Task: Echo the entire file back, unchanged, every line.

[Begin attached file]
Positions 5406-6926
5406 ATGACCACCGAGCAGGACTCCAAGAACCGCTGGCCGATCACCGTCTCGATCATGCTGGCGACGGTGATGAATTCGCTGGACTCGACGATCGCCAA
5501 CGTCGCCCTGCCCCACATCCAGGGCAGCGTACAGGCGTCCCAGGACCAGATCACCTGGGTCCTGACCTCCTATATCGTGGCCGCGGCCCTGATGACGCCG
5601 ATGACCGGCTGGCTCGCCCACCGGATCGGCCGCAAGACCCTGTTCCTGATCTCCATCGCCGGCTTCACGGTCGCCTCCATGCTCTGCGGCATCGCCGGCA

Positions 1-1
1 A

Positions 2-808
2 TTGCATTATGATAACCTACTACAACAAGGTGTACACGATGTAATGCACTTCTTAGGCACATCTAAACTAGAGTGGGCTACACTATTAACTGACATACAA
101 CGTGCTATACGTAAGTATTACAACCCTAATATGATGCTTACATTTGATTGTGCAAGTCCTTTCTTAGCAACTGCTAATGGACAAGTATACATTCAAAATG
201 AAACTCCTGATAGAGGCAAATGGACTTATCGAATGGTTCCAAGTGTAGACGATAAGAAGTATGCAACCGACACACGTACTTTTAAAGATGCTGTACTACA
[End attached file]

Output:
Positions 5406-6926
5406 ATGACCACCGAGCAGGACTCCAAGAACCGCTGGCCGATCACCGTCTCGATCATGCTGGCGACGGTGATGAATTCGCTGGACTCGACGATCGCCAA
5501 CGTCGCCCTGCCCCACATCCAGGGCAGCGTACAGGCGTCCCAGGACCAGATCACCTGGGTCCTGACCTCCTATATCGTGGCCGCGGCCCTGATGACGCCG
5601 ATGACCGGCTGGCTCGCCCACCGGATCGGCCGCAAGACCCTGTTCCTGATCTCCATCGCCGGCTTCACGGTCGCCTCCATGCTCTGCGGCATCGCCGGCA

Positions 1-1
1 A

Positions 2-808
2 TTGCATTATGATAACCTACTACAACAAGGTGTACACGATGTAATGCACTTCTTAGGCACATCTAAACTAGAGTGGGCTACACTATTAACTGACATACAA
101 CGTGCTATACGTAAGTATTACAACCCTAATATGATGCTTACATTTGATTGTGCAAGTCCTTTCTTAGCAACTGCTAATGGACAAGTATACATTCAAAATG
201 AAACTCCTGATAGAGGCAAATGGACTTATCGAATGGTTCCAAGTGTAGACGATAAGAAGTATGCAACCGACACACGTACTTTTAAAGATGCTGTACTACA